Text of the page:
Today I would like us to consider our choice of temples. In the name of God: Father, Son, and Holy Spirit.
Jesus and his disciples are visiting Jerusalem. This city is the center of their world, and at the city’s center stands the temple. The sight of the temple almost overwhelms them, and the more talkative ones go on enthusiastically about the beautiful stones and gifts dedicated to God that appear almost everywhere they turn there in the temple precincts.
These remarks can’t be dismissed because they come from the unsophisticated, folks whose piety predisposes them to be awestruck. By anybody’s accounting, the Jerusalem temple in the time of Jesus was a magnificent place.
This temple was the third one to stand on the site. The first one had lasted four hundred years until it was destroyed by the Babylonians. The second remained intact for five centuries before it was desecrated by Antiochus Epiphanes.
The third temple had been in place for nearly half a century when Jesus and his disciples came for their visit. It was twice the size of the previous enclosure. Ten thousand people had been put to work on its construction. The building was completed within a decade, but the word of decoration and detail continued on for years afterward. To see this vast complex, to walk through its precincts, must have been a wondrous experience.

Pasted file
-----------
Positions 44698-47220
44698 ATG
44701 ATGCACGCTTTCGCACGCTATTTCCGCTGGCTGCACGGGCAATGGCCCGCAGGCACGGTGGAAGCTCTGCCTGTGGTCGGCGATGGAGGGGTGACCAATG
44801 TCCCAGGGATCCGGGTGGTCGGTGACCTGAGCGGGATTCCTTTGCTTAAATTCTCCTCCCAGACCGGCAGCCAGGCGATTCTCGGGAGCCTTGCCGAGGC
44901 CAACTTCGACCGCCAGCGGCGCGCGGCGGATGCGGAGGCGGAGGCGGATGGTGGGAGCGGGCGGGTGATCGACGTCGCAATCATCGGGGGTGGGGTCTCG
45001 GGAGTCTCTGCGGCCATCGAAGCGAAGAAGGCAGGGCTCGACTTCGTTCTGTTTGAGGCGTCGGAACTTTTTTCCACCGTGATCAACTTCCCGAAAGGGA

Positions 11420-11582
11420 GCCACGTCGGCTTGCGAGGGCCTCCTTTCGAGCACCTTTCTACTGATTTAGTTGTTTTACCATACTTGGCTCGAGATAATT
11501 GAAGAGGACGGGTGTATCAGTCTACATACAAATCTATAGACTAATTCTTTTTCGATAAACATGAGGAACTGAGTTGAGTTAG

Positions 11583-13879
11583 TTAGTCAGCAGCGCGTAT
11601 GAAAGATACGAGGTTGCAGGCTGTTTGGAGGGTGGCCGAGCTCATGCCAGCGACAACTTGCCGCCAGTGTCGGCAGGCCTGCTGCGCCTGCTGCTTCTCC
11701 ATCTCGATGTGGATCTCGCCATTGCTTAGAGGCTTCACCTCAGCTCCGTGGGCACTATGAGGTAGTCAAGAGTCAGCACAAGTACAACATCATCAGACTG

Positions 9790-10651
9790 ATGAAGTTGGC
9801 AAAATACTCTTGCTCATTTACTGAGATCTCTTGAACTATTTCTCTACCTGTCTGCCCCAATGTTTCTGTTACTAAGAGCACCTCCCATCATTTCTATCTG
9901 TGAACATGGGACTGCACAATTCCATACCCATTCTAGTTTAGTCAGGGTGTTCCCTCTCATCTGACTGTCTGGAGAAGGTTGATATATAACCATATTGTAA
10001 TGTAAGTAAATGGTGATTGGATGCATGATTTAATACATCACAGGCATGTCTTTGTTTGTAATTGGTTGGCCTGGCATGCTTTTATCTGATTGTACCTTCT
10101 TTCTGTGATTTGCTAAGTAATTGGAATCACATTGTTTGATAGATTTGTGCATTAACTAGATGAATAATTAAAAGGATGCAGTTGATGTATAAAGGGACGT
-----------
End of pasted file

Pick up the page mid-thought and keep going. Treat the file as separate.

Almost everyone in Jerusalem was engaged in some work connected with the temple. There were craftsmen, blenders of incense, dealers in sacrificial animals, innkeepers who offered hospitality to pilgrims, and currency changers, such as those Jesus chased out of the temple one memorable day. All told, the temple personnel numbered about 20,000 people, not including the priests and Levites. To the leadership of this institution was entrusted the supervision of ritual and sacrifice, the operation of a financial system, and the maintenance of the temple police force. It is not too much to describe Jerusalem as a temple with a city attached. There a religion had become an economy.
In the light of this majesty and power, the words of Jesus seem all the more remarkable. When those with him cannot help but praise the glory of the temple, he speaks a prophecy of destruction: “As for these things that you see, the days will come when not one stone will be left upon another; all will be thrown down.” This prophecy came terribly true a generation later when the temple was once again destroyed, this time by the Roman army.
These words of Jesus must have sounded strange, even horrible, to those who heard them. The temple appeared so secure. It was a place unlike any other so far as the Jews were concerned. To speak of its destruction while walking its precincts must have been like having somebody stand up at a VFW meeting and announce that flag burning was the wave of the future. For the temple was not simply a place, even a holy place. It was a way of life, an ideology, to which captive and oppressed people held tight.